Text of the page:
The evidence against appellant Perry Owens Carlisle was circumstantial in nature but was, in our opinion, sufficient to warrant the jury in finding the defendant guilty. The testimony of Agent White was to the effect that Gilmore had made a number of efforts to obtain the desired twenty-five pounds of marijuana and had about despaired of being able to do so, even going so far as to return the money which White had advanced to him for the purpose. At that juncture, White and Gilmore met defendant Carlisle, an old gambling pal of Gilmore, and those two had a conversation which White did not hear. Immediately following that conversation, however, Gilmore advised White that arrangements had been made for the purchase of the marijuana, which arrangements would be completed in a few hours so that White could arrange to leave by plane before nightfall. White advanced Gilmore $230.00 at his request, and Gilmore left the residence where White was staying and came back with the report that a total of $1,000.00 would have to be advanced. White gave him that amount of money, and Gilmore reported back at approximately 2:00 P. M. that everything was all right and that the deal would be concluded in a brief time.

5

It was arranged that White would leave his empty suitcase in the back room of the residence and this was done, and White and Gilmore went back into the front room of the house. Shortly thereafter White saw appellant Carlisle drive up in a Pontiac Sedan and turn into the alley-way and stop at the rear of the house, at which juncture Gilmore winked at him. Thereupon White and Gilmore went into the back room and Gilmore stated that everything was ready and White went back into the front room. Carlisle entered through the back room and came alone into the front room where White was and stated, "I hope he gets this stuff out of my car. I am in a hurry." (In the vernacular of the trade marijuana is referred to as "the stuff".) White asked Carlisle what stuff he referred to and Carlisle replied, "Man, I just brought the stuff. I got to get back to work."

6

Gilmore then came into the front room from the back room and said in Carlisle's presence, "Everything is ready. It is in the bag and everything." White then asked if he could make his plane reservations to go back to New York City and, upon receiving an affirmative reply, he went, in the presence of Gilmore and Carlisle, to the telephone and made reservations to catch the 3:25 plane. Defendant Carlisle did not take the stand, but defendant Gilmore did testify, stating that he had arranged to get the marijuana through a Mexican named "Dusty". And he testified that the marijuana was brought into the back room by a "Spanish fellow". No explanation was offered of why Carlisle showed up at the house at the very moment the marijuana appeared in White's suitcase, and Gilmore testified that Carlisle came in a taxicab and not in a Pontiac car. White did not see any person come to the back of the house except Appellant, Carlisle. Gilmore was contradicted in most of the material testimony by Agent White and also by Ruth Hall, who took the stand to testify in connection with Gilmore's entrapment plea.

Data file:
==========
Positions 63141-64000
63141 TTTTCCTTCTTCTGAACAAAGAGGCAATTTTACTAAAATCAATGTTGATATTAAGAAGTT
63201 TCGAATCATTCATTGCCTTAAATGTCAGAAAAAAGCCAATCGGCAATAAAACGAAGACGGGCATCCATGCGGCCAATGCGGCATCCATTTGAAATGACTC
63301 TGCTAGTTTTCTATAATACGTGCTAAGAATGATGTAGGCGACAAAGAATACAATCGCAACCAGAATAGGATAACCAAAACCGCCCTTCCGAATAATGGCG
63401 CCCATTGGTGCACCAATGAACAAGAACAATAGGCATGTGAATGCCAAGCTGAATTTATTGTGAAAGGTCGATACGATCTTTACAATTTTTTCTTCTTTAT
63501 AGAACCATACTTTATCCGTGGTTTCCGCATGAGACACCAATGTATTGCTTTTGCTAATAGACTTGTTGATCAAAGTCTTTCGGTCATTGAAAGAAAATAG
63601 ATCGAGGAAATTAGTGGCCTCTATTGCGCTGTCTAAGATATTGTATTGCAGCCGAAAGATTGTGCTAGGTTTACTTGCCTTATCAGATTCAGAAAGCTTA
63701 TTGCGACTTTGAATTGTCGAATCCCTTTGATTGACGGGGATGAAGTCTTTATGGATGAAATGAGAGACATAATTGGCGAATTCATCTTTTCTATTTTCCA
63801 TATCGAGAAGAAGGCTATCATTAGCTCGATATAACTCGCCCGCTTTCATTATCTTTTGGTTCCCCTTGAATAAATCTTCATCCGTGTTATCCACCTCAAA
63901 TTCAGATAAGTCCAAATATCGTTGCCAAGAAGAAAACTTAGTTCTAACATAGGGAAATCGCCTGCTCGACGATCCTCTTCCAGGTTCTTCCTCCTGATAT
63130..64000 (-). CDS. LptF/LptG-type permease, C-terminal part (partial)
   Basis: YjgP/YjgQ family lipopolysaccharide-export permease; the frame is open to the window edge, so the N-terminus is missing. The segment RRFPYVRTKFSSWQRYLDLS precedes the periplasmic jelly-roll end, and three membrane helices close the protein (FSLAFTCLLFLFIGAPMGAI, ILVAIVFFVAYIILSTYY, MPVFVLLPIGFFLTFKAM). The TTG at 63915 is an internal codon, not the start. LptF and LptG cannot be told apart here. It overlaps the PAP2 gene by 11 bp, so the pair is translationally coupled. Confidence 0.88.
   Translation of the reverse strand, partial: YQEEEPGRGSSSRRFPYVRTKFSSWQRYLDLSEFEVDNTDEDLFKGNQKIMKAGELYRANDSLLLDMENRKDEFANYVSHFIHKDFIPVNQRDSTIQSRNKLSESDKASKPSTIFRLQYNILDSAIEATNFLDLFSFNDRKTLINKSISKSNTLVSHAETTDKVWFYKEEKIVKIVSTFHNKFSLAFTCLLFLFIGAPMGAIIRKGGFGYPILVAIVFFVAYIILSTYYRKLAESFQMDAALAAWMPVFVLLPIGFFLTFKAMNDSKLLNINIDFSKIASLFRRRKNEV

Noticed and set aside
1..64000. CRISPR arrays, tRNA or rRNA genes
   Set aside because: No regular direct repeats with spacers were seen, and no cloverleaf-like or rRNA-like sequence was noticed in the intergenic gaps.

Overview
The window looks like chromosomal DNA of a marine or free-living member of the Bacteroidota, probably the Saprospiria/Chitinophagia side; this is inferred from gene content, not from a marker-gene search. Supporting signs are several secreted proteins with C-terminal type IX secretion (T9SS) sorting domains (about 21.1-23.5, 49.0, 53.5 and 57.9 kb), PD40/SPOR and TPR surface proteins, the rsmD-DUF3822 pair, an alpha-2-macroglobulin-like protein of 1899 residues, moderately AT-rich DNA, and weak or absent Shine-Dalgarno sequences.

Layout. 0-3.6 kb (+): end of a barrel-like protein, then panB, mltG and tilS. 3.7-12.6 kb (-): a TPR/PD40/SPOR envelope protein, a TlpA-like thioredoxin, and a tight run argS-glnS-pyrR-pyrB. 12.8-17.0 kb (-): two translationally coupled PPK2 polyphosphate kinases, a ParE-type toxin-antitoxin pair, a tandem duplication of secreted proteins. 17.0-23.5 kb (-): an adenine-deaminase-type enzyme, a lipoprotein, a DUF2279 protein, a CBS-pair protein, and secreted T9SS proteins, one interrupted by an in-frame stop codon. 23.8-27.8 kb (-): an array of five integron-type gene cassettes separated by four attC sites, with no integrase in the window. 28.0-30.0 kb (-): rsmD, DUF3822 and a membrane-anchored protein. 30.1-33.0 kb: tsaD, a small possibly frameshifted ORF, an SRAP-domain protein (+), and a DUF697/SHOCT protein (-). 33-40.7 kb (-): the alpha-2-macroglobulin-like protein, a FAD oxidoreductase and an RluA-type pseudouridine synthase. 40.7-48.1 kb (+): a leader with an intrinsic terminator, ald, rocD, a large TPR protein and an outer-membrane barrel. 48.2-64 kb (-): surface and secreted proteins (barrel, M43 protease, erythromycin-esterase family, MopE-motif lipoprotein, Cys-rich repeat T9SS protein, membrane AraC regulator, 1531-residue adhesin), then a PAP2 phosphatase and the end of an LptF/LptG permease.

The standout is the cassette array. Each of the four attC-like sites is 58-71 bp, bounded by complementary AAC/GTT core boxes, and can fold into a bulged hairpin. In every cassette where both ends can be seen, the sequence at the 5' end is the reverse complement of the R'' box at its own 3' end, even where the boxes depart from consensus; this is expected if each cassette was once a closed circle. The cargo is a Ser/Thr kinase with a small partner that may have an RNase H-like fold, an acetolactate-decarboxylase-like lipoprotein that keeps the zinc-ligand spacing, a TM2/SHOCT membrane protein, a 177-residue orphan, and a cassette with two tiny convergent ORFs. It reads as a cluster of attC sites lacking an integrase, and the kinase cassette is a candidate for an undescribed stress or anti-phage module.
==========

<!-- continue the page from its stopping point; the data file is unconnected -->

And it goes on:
7

Agent White was subjected to strenuous cross-examination by each of the attorneys for the defendants and stood up well and his version of what happened was much more reasonable than that given by Gilmore.2 The jury had a right to accept White's version and to reject Gilmore's, and there was sufficient evidence to go to the jury and to sustain its verdict of guilty against Carlisle on all three counts.

8

The proof against Carlisle on the conspiracy count was not strong, but was sufficient to sustain the jury's verdict. Moreover, the defendant was sentenced to a term of five years imprisonment on each count, the sentences to run concurrently. Each sentence was within the maximum punishment fixed by statute for the offenses respectively charged,3 and they must be upheld if we are able to sustain the verdict and judgment on any one of the counts.4

9

Finding no error in the decision and judgment of the Court below, it is hereby

10

Affirmed.

Notes:

1. Sorrels v. United States, 1932, 287 U. S. 435, 451, 53 S.Ct. 210, 77 L.Ed. 413; Hamilton v. United States, 5 Cir., 1955, 221 F.2d 611; Demos v. United States, 5 Cir., 1953, 205 F.2d 596.

2. For instance, it was contrary to human experience that Gilmore would accept without examination from a total stranger a package said to contain marijuana and would be instrumental in turning over to him the large sum of money with no more assurance that he was getting what had been bargained for.

3. 26 U.S.C.A. § 2596 (1939), 26 U.S.C.A. (I.R.C.1954) § 7237(a), and 18 U.S.C.A. § 371.

4. Abrams v. United States, 1919, 250 U.S. 616, 40 S.Ct. 17, 63 L.Ed. 1173; Pollock v. United States, 5 Cir., 1953, 202 F.2d 281.